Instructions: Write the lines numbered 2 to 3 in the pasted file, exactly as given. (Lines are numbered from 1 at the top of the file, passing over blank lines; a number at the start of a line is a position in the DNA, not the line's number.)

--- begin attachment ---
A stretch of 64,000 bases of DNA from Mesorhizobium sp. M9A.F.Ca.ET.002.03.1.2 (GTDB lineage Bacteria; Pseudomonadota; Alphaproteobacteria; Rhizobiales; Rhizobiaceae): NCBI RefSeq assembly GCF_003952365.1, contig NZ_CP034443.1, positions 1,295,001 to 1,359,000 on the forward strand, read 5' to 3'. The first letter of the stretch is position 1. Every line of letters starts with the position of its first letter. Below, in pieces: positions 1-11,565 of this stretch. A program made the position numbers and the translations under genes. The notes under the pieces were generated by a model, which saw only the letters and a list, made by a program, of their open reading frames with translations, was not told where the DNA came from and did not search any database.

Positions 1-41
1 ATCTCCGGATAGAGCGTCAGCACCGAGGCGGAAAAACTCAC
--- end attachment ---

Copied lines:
Positions 1-41
1 ATCTCCGGATAGAGCGTCAGCACCGAGGCGGAAAAACTCAC